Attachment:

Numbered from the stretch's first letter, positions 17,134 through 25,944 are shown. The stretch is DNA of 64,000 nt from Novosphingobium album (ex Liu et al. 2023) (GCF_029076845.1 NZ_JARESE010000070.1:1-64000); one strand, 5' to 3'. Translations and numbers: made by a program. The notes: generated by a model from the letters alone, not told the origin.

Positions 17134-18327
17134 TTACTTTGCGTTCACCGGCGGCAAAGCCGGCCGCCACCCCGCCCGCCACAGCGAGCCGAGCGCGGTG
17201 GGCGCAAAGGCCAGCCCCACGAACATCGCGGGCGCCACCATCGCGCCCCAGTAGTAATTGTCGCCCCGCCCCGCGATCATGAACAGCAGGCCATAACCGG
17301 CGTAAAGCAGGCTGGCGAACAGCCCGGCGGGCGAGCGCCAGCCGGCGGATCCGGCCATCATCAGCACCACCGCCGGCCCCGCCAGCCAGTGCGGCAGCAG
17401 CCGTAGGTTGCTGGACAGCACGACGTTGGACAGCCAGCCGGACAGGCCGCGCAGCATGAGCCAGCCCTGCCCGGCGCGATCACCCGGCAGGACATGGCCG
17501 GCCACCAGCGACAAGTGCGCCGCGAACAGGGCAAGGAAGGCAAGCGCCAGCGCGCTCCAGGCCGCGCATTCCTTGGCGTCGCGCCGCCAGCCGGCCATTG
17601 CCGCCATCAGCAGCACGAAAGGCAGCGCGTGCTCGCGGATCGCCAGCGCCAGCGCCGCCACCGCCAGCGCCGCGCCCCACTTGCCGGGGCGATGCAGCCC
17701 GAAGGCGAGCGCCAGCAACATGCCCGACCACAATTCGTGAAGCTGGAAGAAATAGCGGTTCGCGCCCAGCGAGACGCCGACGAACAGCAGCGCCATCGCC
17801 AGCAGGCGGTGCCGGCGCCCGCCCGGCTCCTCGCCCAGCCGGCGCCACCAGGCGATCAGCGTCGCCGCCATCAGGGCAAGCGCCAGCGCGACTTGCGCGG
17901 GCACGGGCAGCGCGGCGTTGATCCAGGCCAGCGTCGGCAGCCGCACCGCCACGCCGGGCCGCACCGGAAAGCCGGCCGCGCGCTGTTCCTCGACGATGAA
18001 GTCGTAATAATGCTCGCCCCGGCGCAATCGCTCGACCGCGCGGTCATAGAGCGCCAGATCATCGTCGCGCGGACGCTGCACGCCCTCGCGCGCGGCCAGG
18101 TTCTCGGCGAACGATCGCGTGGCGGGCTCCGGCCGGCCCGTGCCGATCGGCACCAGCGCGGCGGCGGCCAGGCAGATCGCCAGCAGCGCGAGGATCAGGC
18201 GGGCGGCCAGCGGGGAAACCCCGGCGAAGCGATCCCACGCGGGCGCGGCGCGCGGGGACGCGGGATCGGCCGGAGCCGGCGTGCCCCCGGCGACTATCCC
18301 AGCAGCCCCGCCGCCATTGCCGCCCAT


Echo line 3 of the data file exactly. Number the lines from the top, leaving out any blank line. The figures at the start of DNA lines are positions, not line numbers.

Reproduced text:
17134 TTACTTTGCGTTCACCGGCGGCAAAGCCGGCCGCCACCCCGCCCGCCACAGCGAGCCGAGCGCGGTG